Escaping Mao Zedong's China & Weijian Shan's Private Equity Empire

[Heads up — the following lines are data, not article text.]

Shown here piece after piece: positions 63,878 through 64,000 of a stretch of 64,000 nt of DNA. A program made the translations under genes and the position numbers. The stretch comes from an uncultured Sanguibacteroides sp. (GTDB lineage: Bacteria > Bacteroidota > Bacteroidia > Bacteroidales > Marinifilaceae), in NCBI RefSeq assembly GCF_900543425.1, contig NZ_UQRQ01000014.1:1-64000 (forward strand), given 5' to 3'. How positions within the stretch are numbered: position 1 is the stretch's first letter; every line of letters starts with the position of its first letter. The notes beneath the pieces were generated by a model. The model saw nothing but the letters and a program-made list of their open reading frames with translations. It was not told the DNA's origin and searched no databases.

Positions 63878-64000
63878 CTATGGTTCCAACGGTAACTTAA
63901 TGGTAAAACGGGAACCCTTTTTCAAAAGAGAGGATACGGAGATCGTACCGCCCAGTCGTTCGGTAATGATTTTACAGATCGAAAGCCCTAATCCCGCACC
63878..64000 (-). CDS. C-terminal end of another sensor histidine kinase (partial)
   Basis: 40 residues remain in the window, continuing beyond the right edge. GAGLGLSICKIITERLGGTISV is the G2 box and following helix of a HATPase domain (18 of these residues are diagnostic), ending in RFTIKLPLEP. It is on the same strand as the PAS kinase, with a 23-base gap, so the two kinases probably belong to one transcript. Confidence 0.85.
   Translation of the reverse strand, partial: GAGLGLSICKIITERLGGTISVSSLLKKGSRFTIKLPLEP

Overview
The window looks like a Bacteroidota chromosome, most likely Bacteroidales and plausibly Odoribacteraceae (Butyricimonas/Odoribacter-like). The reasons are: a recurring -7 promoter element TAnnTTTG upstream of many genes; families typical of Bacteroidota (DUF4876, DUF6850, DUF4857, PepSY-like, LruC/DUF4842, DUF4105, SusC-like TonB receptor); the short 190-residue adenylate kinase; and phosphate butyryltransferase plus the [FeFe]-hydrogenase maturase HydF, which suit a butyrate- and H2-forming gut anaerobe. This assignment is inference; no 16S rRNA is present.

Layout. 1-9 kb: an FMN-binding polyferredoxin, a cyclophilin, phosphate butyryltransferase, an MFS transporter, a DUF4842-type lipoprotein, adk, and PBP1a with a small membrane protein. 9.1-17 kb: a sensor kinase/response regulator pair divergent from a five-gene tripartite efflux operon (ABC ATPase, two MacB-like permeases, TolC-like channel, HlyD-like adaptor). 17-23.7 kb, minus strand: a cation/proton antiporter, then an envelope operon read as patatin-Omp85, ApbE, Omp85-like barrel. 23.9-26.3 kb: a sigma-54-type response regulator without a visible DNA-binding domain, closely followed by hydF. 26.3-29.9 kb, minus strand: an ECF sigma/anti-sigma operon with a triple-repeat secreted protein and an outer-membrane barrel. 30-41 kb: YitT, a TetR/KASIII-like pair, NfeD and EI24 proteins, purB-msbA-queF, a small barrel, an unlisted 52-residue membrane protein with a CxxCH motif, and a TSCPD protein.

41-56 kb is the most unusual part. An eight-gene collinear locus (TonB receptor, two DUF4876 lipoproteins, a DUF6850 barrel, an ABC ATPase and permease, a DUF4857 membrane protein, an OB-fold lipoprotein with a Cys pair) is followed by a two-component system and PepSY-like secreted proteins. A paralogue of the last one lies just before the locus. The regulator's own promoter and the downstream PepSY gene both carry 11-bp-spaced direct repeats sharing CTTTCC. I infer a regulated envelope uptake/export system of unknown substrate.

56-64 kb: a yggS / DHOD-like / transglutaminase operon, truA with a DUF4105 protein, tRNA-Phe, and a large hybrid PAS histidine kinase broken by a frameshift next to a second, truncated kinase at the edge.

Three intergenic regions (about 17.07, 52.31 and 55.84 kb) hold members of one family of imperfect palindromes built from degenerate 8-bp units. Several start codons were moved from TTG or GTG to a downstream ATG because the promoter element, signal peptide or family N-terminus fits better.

BRIAN PRICE: Shan, thank you so much for joining us on Real Vision. WEIJIAN SHAN: Pleasure. BRIAN PRICE: So in studying your life, growing up in the shadow of Mao's China, to doing hard labor in the Gobi Desert, to making your way to the US, earning your masters, your MBA, your PhD, to becoming a managing director at JPMorgan, to now being CEO of PAG, where you oversee $30 billion, you've led an incredible life. But I want to hear it from you. Talk to me a little bit about how you came up and how you became the success that you are today. WEIJIAN SHAN: I'm not quite sure if I would call where I am today as a success. I'm still trying very hard. But I didn't choose my life. It was chosen for me, especially growing up in China during that period of time. You know, I wrote this book. It's a recount of history-- the most horrible part of Chinese history that I lived through. And my story is rather unique, and also very representative of my generation. And at that time, there was not much choice. You just did whatever you were told to do, or you were assigned to do. And I was sent to the Gobi Desert. It was not until the end of the so-called cultural revolution in 1976 when everything came to an end. China, in 1979, opened up, established a relationship-- diplomatic relationship-- with America under Jimmy Carter. And the next year, I had an opportunity to come to America to study. That's how it happened. After that, I had some choices-- choices of which school to go, choices of what to study. And it was in this country I find choices. BRIAN PRICE: You oversee $30 billion. You're one of the world's most respected investors out of Asia. WEIJIAN SHAN: That's dwarfed by American private equity firms like Blackstone. BRIAN PRICE: Fair enough. And they are one of your backers. WEIJIAN SHAN: Yes. BRIAN PRICE: Along with several US pension funds. WEIJIAN SHAN: We're grateful to them for their trust. BRIAN PRICE: So I want to take a step back and talk about how you got to where you are, success or not. Because I want folks to understand when I say the Gobi Desert. And your book, Out of the Gobi, discusses, in large part, leaving Mao's China to have to do hard labor in the desert. Talk to me about that hard labor. What was that? What was that like? How did that shape you to become the man you are today? WEIJIAN SHAN: School came to the end for me when I was 12, when I finished elementary school. The country was in chaos. Schools were shut for about 10 years. And when I was 15, I, together with my friends, classmates, were sent to the Gobi Desert. We had to do very hard labor. We were told to grow crops in the desert. Now, you can imagine how hard that is. And not surprisingly, we were not too successful, talking about success. We had to build huts-- shelters for ourselves-- because there was no place to live. I made bricks. That was a backbreaking job. We had to work 16, sometimes 18 hours a day. Backbreaking. And some people became sick and permanently disabled. It was very cold in wintertime-- something like minus 10 in wintertime. The bad part is that that's the temperature inside and out. There's no heating. There is no fuel. The only fuel available was dried cow dung-- cow manure-- which we collected and burned for 10, 15 minutes before we got into bed-- if you can call it a bed-- every night. That was the only source of heating, and, otherwise, minus 10 inside and out. If there's a blizzard, to go out to the outhouse was life threatening. It was a big risk that you would have to take. And don't ask me how we coped with that. So when I first came to this country, I hear people talk about this expression. If they don't agree with each other, they say, bullshit. And I would think to myself, that thing used to be very dear to me. And that was the only source of heating that we had. So to this day, I like to sit by a fireplace, because we experienced so much cold. And that life didn't come to an end until about six years later. And of course, the worst thing during that period of time was starvation. There was never enough food to eat. If you looked at me, I'd probably look emaciated to you. And that was the starvation from that time. BRIAN PRICE: And then you were able to teach yourself math by candlelight, if I'm not mistaken. WEIJIAN SHAN: I did, in an unsystematic way. I just read whatever books I could lay my hands on. And there was no school, as I mentioned, for 10 years. So very few people bothered to read, to study. And in fact, all the books were banned. Reading was frowned upon. I got into trouble by doing it. But at the end of it, I was somewhat educated, because I didn't give up. And eventually, I was able to obtain a formal education, including a PhD the from UC Berkeley. So when I look at the kids today, especially in this country, I think they are so privileged. They have the education. Unfortunately, many people take that for granted. We couldn't. It was a privilege that we didn't have. But studying, reading, got me where I am today. Had I given up, like most of my peers at the time, I would not have had a job at this particular point, as most of my friends have long lost their jobs. When China opened up, they didn't have any skills to obtain any decent jobs. Because for 10 years, there was no education. So education, to me, is the most important thing. It gets you to where you need to be, or where you want to be, especially in this country. BRIAN PRICE: So teaching yourself math, teaching yourself English, to then getting your education in the US and eventually becoming a professor at Wharton. In your wildest dreams, did you ever think that such things could be possible? And do you think, outside of America, that type of dream is possible? Or is this something that, only in America, could happen? WEIJIAN SHAN: At that time, I didn't have any dreams. Because we were told to take root in the Gobi Desert. So I was prepared to spend the rest of my life in that place. But I also told myself, I have to prepare myself. My philosophy in life is to be always prepared. I believe that, sometimes, you just don't have opportunity to get anywhere. But when the opportunity comes, if you're not prepared to grasp it, it's your fault. If opportunity never comes your way, then it's not your fault. So America is where, as long as you want to get to some place, I think the opportunities are more or less equal. It's not completely equal, to be honest. But it's more or less equal. I came to this country without money, without money to pay for tuition. A professor donated money to cover my tuition. And eventually, many kind people helped me to get a formal education. So I'm very fortunate to benefit from the generosity of ordinary people in this country and from America itself. Now, China has opened up. So there's more equal opportunities for ordinary people to get to some place. But that was not the case 40 years ago, when China was still very much closed under a different system. BRIAN PRICE: You studied under Janet Yellen almost four decades ago. WEIJIAN SHAN: I did, 36 years ago, when I first met with her. BRIAN PRICE: And she, in fact, wrote the foreword to your new book. WEIJIAN SHAN: She was very kind to have done so. BRIAN PRICE: What did you learn from her, both as a student, and then through your career? WEIJIAN SHAN: Well, she was a very meticulous scholar. And she was very careful. And she guided me through my PhD program and provided a lot of counsel. And I wouldn't have done as well as I did without her guidance. And one thing I learned from her is to be very considerate when it comes to decision making. BRIAN PRICE: As far as what you see today with the Fed, what would your advice be to them, if Jay Powell was to call you, in terms of their approach for 2019? What's your outside observation? WEIJIAN SHAN: I am a very strong believer that the Fed should be independent, should be kept independent. And if you look at the Central Bank in China, it is not so independent. It is very much under the central government's control, which I don't think is good, especially for a market economy. So I wouldn't second guess what Jay Powell will do. But obviously, the market is quite concerned about the interest rate and whether or not it's going to go up too quickly. And I think, looking at what the Fed has done in the past year, it has done a pretty good job. But I think, instead of blaming Jay Powell for rising interest rates in America, which probably is necessary over a period of time, given all the QEs in the past almost decade., I think America could thank China for a low interest rate. BRIAN PRICE: Thank China for a low interest rate? WEIJIAN SHAN: Yes. BRIAN PRICE: Drill down on that for me a little bit. WEIJIAN SHAN: Well, see, the federal government debt today is about $20 trillion. That's about one times GDP. Who buys that debt? Who is the biggest holder of US government bonds? It's China. Is $1.1 trillion. If China doesn't buy US debt, then the interest rate would be a lot higher in this country. That's what I mean. BRIAN PRICE: With that in mind, I've spoken to some investors in the past-- names like Carson Block-- who are highly skeptical of the business practices of China, both in public and private markets. What would your message be to folks like those who doubt the credibility of China? What would you say to them? WEIJIAN SHAN: There is a good reason to be skeptical. The Chinese economy is a very complicated one. I think of the Chinese economy as having two parts-- one bad economy and one good economy. If you look at the problems that China has, it's a massive amount of overcapacity. And so much, in fact, China operates with about 78%-- at this particular point, probably 76%-- capacity utilization rate. In the United States, in 2008, in the middle of a financial crisis, when the employment rate was more than 10%, the capacity utilization rate was 78%-- higher than China today. That's how much overcapacity there is in China. And that's why Chinese goods are so cheap. Because there is overcompetition. And that's the bad economy. And manufacturing is very much part of it. But there is also a good economy. And that is the consumption part. Those are the businesses which cater to private consumption, which has been rising at a pace faster than economic growth rate. Even at a slowed down rate, China grew 6.5% a year. And private consumption has grown at a higher rate than that. So that's where you need to focus your investment attention to, not the bad economy. [INAUDIBLE], by the way, is part of the bad economy. BRIAN PRICE: You've invested in everything from gas production to a dating service. WEIJIAN SHAN: You have done your homework. BRIAN PRICE: Thank you. WEIJIAN SHAN: But not gas production, industrial gas. BRIAN PRICE: Industrial gas. WEIJIAN SHAN: Which means oxygen, nitrogen, carbon. Not natural gas. BRIAN PRICE: I see. Important to make that distinction. WEIJIAN SHAN: So if we make semiconductors, we need specialty gas. BRIAN PRICE: Interesting. WEIJIAN SHAN: If you make steel, for example, you will need oxygen. And there are nitrogen cars. So we need specialty gas. BRIAN PRICE: So it's a wide spectrum of things that you've invested in in China. Where's the opportunity right now? Where are you putting part of that $6 billion fund that you just got up and running? WEIJIAN SHAN: I just mentioned the good economy. And that is businesses which cater to private consumption. I would say, by and large, that's where you should put your money into. But China is where there's a lot of capital. There's too much money. China has grown in the past 20 years by investing a lot-- about 50% of GDP. No other country at any time in history at any stage in its industrialization process has invested even close to 35% of GDP. And China has been doing so at 50% of GDP. So there's a lot of capital, because China also uniquely has the highest savings rate in the world-- about 50% GDP. Savings rate roughly equals to investment rate. And given so much capital, there's always too much competition. So if you make money, everybody else would want to do the same thing. And the only way for you to sustain profitability to protect your business is to invest in businesses which have some meaningful entry barriers, such as brand name technology and market share. If it's just a very hot sector, then it may look hot today, but you may not make money tomorrow. Because all the money will flood in and it will bring that profitability down. BRIAN PRICE: You recently wrote an op-ed in "The New York Times" discussing Apple's recent earnings. WEIJIAN SHAN: Yes. It was printed, in fact, only yesterday. BRIAN PRICE: And one of the things you point to is perhaps a misguided view of China's relationship with US companies, not just in tech, but with autos, box office. And that stems from film. Talk to me a little bit about what you believe to be misconceptions when it comes to China's relationship with US businesses, and why, perhaps, that relationship needs to be reset, in a sense. WEIJIAN SHAN: Yeah. I think China, for the past two decades, has been perceived as the factory of the world, justifiably. For a long time, that was what China was doing-- making products, selling to the world market. But that has changed dramatically, especially in the past 10 years. In 2006, exports as a percentage of GDP peaked in China to about 36%. And today, it's only about 19%. What has happened is that China is shifting away from this investment-driven growth model to more private consumption driven growth. And today, consumption accounts for about 80% of China's economic growth. Last year, it was 6.5%. 80% of that comes from private consumption. So China now is very much a big market for everyone-- for Apple, which sells 20% of its sales-- about $50 billion-- in China. For Qualcomm, 65% of its sales. Skyworks, 80% of its sales is in China. Corning, 20%. Starbucks, 20% in China. So it has become almost like a market of the world, as opposed to being factory of the world. That's a fundamental shift. China's consumption today-- private consumption-- is about $5 trillion. So every company will have to look at that market not as a source of manufacturing, but more as a market where you can sell your products to. BRIAN PRICE: With the progress that's been made in China, what's the future hold, in your opinion, for the relationship between the US and China? What do you think is to come between these two economies, five years down the road, 10 years down the road? What are you looking at? WEIJIAN SHAN: I think that since Nixon visited China, especially since the formal diplomatic relationship in 1979-- this year-- this month, in fact-- is the 40th anniversary of that relationship-- both countries have benefited greatly from each other politically, geopolitically, and economically. There are frictions, as always happens in between two friends, between two people, between two countries. I think what is important is what has held the relationship together. And that is the common ground. What is common between the two countries? What is the common interest? What is the mutual benefit? I think that the two countries, in spite of their differences, will find a common ground to keep a strong relationship going forward. And there are too many common grounds to cover-- trade, economic relationship, China market, US market. You name it. BRIAN PRICE: What about competition? Because one of the things you note in your analysis of the situation right now, specifically when it comes to Apple, is that market share is shrinking for Apple. There are so many providers and competitors that are based in China, grown in China right now. Amid that competition, how can the two worlds work together? Or is that even possible? WEIJIAN SHAN: Well, we're talking about market economy. So there's always competition. Competition is good. Sometimes, a company comes on top. Sometimes, another company comes on top. If you look at Fortune 500 today, comparing it with 20 years ago, I would guess probably 2/3 of the companies on the list 20 years ago are no longer on the list today. So competition is normal. But if you look at Apple, for example, back in 2015, Samsung was the indisputable market leader in smartphones in China, with 27% market share. And Apple, the next year, in the first quarter of 2016, became the market leader, with about 14.5% market share. And then, in the second quarter of last year, Apple's market share came down to 7%. In the third quarter, it went up to 9%. So the competition is very intense. And I think the name of the game is innovation, technology, and a lot of hard work. Because it's a very big market. And if a model is successful, then China is a very big market. I can give you a example of it if you'd like to hear it. BRIAN PRICE: Sure. WEIJIAN SHAN: We just brought public a company by the name of Tencent Music Entertainment. It used to be called CMC, China Music Corporation. We invested in that company about, by now, five years ago, when it didn't have anything, other than license to copyrights for music, for scores, for record label, for lyrics-- currently, about 70% of China's digital music market. So we invested about $60 million, became a majority shareholder of that company. And the company got into a business very similar to Spotify, but just for China, because the copyrights just covered China market. We brought that company public last month in December on the New York Stock Exchange. You know where the market cap is today? $20 billion. If the same business model is used in a country like Singapore, with about 6, 7 million people, you wouldn't get anywhere. But in China, we have 800 million unique monthly active users. Where do you get that kind of customer base? 800 million. The country is just very big, like the United States. If the business model is successful, you can scale up, almost infinitely. And that's where you get your scale. That's where you get your value. And Tencent Music Corporation is a very good example of it. And you mentioned, earlier, I think before we started, we've also invested in a company called zhenai.com, which is a dating, matchmaking business. And that business is also doing very well, making about $50 million in EBITDA last year, and probably more than that. I was using somewhat dated data. Because last year's data is yet to be completed, finalized. It's a growing business, a very strong business. Because there are just too many people looking for mates. And with 1.4 billion in population, the market is just huge. BRIAN PRICE: You don't fear the repercussions of a trade war. You don't seem to fear the notion that China is among some of the worst performing markets recently. Your bullishness has not been affected. For folks that maybe are bearish on China, what would you tell them? How would you reassure them that this is a good investment for the long-term? WEIJIAN SHAN: In fact, I am probably the most risk-averse investor in the world. I'm very conservative. And my belief is, if you have now figured out the risk, then you shouldn't even think about the upside. And there is a risk with a trade war. I think every economist will say that trade is good. More trade is better than less trade. And trade war hurts everybody. But eventually, I think the countries will figure out a solution. And eventually, there will be an outcome, which I think will be even better than before the trade war, when both countries probably will open up more. Especially China will open up more to, let's say, American imports, which is not only good for America, but will also be good for China. Because China has developed not by being closed, as it was 40 years ago, when I was in the Gobi-- that's what I described in my book, Out of the Gobi-- but by opening up. So in a way, Chinese coming out of the Gobi to become a more open economy. But it's not open enough. In comparison with America, it has a long way to go. And if China can open up more for investments, for trade, that's good for China. That's good for America. That's good for the rest of the world. BRIAN PRICE: Up until this point-- and if you disagree with me or you disagree with the way I characterize this, obviously, feel free to correct me-- but has China, in any way, taken advantage of the US, whether through trade, whether through intellectual property, whether through something else altogether? Is that part of what's at the core of this issue that we're dealing with right now? WEIJIAN SHAN: There is no question that China has benefited tremendously from the open door policy from the entry into WTO from being able to have trade with the United States to be able to sell to American market. So that was a milestone. I remember, when the WTO deal was first signed, there was a lot of opposition within China against it. Many people thought that China was opening up too quickly and too much. But it turned out to be beneficial for China. And China, under WTO, was treated as a developing country. And therefore, there were certain preferential policies accorded to developing countries. But China now has become the second largest economy in the world. And therefore, the US has a point. They need to open their market more. And I think China should. BRIAN PRICE: You think China should. WEIJIAN SHAN: Yes. BRIAN PRICE: Interesting. Broadening out, because you obviously focus on China in your investing, but you look at all of Asia. Where else is there opportunity within Asia, outside of China, right now, in your opinion? WEIJIAN SHAN: Many Asian countries now have so much trade and business with China that, almost everywhere you turn, investment opportunities will have something to do with China. For example, Japan is a major economy-- third largest in the world. Now, probably about one third of China's size. 20 years ago, by the way, Japan was four times the size of the Chinese economy. Japan has been stagnant for probably about two decades by now. But Japan has very good products, very good technologies. And their products are household names in this country. Faced with a stagnant market, and the growth is from China. So the good products, good technology from Japan, tapping into the growth market in China is a very good play. And that's what we do. We invest in Japanese companies, help them sell their products in China, grow their business in China. And therefore, if you look at the entire Asia, whether it's Korea, Japan, Indonesia, Thailand, Malaysia, there are growth opportunities domestically. But they're also tied to the Chinese economy to some extent. BRIAN PRICE: Japan has also been a hard hit market. Is it fair to say that, as bullish as you are on China, you're equally as bullish on Japan, given how they intersect, in terms of their relationship with each other? WEIJIAN SHAN: Not so much. Not so much. PAG, as a private equity investor, is very interested in Japan. Because the Japanese businesses are world class businesses. They have good products and good technology. And Japan is also a very mature and very strong big market. But there's no growth over there. And the population is aging-- aging precipitously. And that's the problem for Japan. And the new policies-- when I say new-- when Shinzo Abe came to office and started structural reforms, really helping the Japanese economy, we have seen some modest growth coming out of Japan. But I think Japan needs to do more. And I think economic integration with China would help it. BRIAN PRICE: There's been a pretty well accepted notion for quite some time that the US president is the most powerful man in the world, as the leader of the free world. I spoke with Harald Malmgren recently who served as a senior advisor to four US presidents. And his notion is that that's no longer the case, that, given the current status of global economies, President Xi is, in fact, the most powerful man in the world. How would you approach a similar question, in that, who is the leader right now, in terms of being the most powerful? WEIJIAN SHAN: I would say that China's influence has increased. Especially economically, influence has increased. But when it comes to being the leader of the world, America remains the leader of the world. Presidential power is a different thing. You can't even get a wall built here in the United States. But on the world stage, of course , America remains the leader in many different ways, especially when it comes to the economy. BRIAN PRICE: Bringing it back to the US, we're obviously in the midst of a government shutdown that has 800,000 workers without a paycheck. We were talking before this interview about what your solution would be if one of the major Wall Street firms called you-- if Wells Fargo called you, if JPMorgan called you, if Bank of America called you and said, what should we do, or what could we do to help with this issue? What would you tell them? WEIJIAN SHAN: You know, when I first came to this country, the first business class I took, taught by a finance professor by the name of Bill Murray-- it's a different Bill Murray than the actor. He took out a dollar bill. BRIAN PRICE: That'd be an interesting business class, though. WEIJIAN SHAN: Right. Exactly. BRIAN PRICE: A little Caddyshack in there, yeah. WEIJIAN SHAN: Right. And he took out the dollar bill. And he says, you know it says, "In God, we trust." In America, in money we trust. And that was the first lesson I learned. Now, if you think about it, the US dollar, why it is worth more than the paper it is printed on, it is the full faith of the US government. It's the credit of the US government. So federal workers today are not paid. And they're owed by the US government-- the full credit of the US government. If I were a bank here, if I were JP Morgan, who, by the way, very nicely sponsored a dinner to introduce my book-- if I were Wells Fargo, if I were Bank of America, I would be very happy to lend to federal workers for owed pay by the federal government. Because ultimately, that's the credit of the US government. The full faith and credit of the US government-- that's promptly the best credit in the world. And there's no risk. And I will lend it to them at a very low interest rate. And you don't have to worry about how long the government is shut down-- for another three months or six months. Eventually, the US government will come through with the payment. So I wouldn't worry about that credit at all. And I think that's a good business to be in. If I were a bank here, I would offer that business right away. BRIAN PRICE: Because we are hearing the stories of folks that are living paycheck to paycheck already that are now going to be behind on rent, that are unable to get the medical services they were relying on. They're at risk. WEIJIAN SHAN: All you have to do-- banks will have to offer this-- is for the federal worker to assign the backed up pay to the bank, against which the banks will lend money to the borrower. And it's very good for the worker, for the borrower. It's very good for the bank. It's very good business. BRIAN PRICE: Well, we'll see what occurs in the next week or so, obviously, when this airs. But at the time of this conversation, we still have 800,000 folks who don't have the money that they need to get by. WEIJIAN SHAN: The government has never said that the money will not be paid. Eventually, it will be paid. And this country is very entrepreneurial. And I don't understand why nobody will step up to say, I will lend against the US government's credit. BRIAN PRICE: Have you had any conversations with executives at banks? WEIJIAN SHAN: No, but I led a number of transactions to buy banks back in 2000, when I was working at TPG. At that time, our franchise in Asia called Newbridge Capital. We bought control of Korea First Bank, which was the largest banking career. Failed in the financial crisis of '97-'98 in Asia. Nationalized by the government. We bought it from the government. And then, five years later, we bought control of Nationwide Bank in China. We made very good money out of them. And we bought some other banks as well. So we know banking very well. And this is the kind of credit we would be very happy to lend to if I owned a bank in this country. BRIAN PRICE: With that in mind, we've covered a lot of ground so far. We've covered the government shutdown, trade war, markets in Japan and China. Overall, in the global economy, where do you see the biggest red flags? Where is the biggest concern for you right now, in terms of what could disrupt the current market? WEIJIAN SHAN: In the market economy, as we all know-- and I don't have to say this-- we go through cycles. And China probably is the only country which has not gone into a recession in the past 40 years, and for peculiar reasons, only peculiar to China. In every other country in the market economy, like the United States, we go through cycles. And we have been on an up cycle for 10 years, since 2008. How much further can we go? My view is that the market and the economy probably have peaked. And therefore, there's a risk. You have seen that General Motors is shutting down seven factories. I think five of them are in the United States. So they see some hard time is coming. And I'll be prepared. BRIAN PRICE: So you think, as far as the auto industry is concerned-- we've heard rumblings about issues with GM, obviously. But you think the worst could be yet to come. WEIJIAN SHAN: I think you just have to think about the fact that the next phase of the cycle is going to be down cycle. And therefore, I think it's worth it to be a little bit more defensive when it comes to the investment. That's how we think about things. BRIAN PRICE: How would you approach taking a defensive stance? WEIJIAN SHAN: Well, I'm not a stock market investor. I'm a private equity investor. And in fact, the down cycle is good for us. Because valuation comes down and things get cheaper. For the stock market, you can hedge. You can buy defensive stocks. You can buy stocks which are not cyclical-- food, beverage. Health care would be another one. And you just have to be prepared. Because the up market doesn't go on forever. BRIAN PRICE: What are your ultimate goals for PAG, a year from now, five years from now? We discussed overseeing 30 billion. Do your goals pertain to, in terms of PE, what you're going to be overseeing in time to come, broadening out, looking beyond China and Asia? What are you looking at right now? WEIJIAN SHAN: We at PAG never think in those terms. We focus only on one thing. BRIAN PRICE: Tell me. WEIJIAN SHAN: And that is to make money for our LPs-- limited partners. The largest component of our LPs are from the United States-- state pension funds, corporate pension funds, from Canada, also large pension funds. And if you make money for your LPs, then the capital you manage, the money they gave you to manage will increase by itself. That's the after effect. If you think in terms of capital to grow your capital, then you wouldn't get anywhere. All you have to do is to focus on making good money, good returns for your LPs, for your investors. If you are able to do it, everything else follows. BRIAN PRICE: Well, we've covered the whole world. China-- WEIJIAN SHAN: We seem to have. BRIAN PRICE: --Japan, the Gobi Desert, the US, the government shutdown, the Fed, Janet Yellen, Trump, President Xi. What else is there left to say? WEIJIAN SHAN: I think we have covered a lot of ground. BRIAN PRICE: Well, Shan, I just want to thank you for joining us on Real Vision. It's been a fascinating journey. And I hope you'll join us again in the near future. WEIJIAN SHAN: Thank you very much. The pleasure's all mine. BRIAN PRICE: Well, where else could we have traveled from Mao's China to the Gobi Desert to the US and then back to China amid a trade war? And amid the challenges presented, where else could we find the optimism that Shan has when it comes to global markets in the future? Whether you agree with his views or not, the journey was fascinating. Thank you so much for watching. For Real Vision, I'm Brian Price.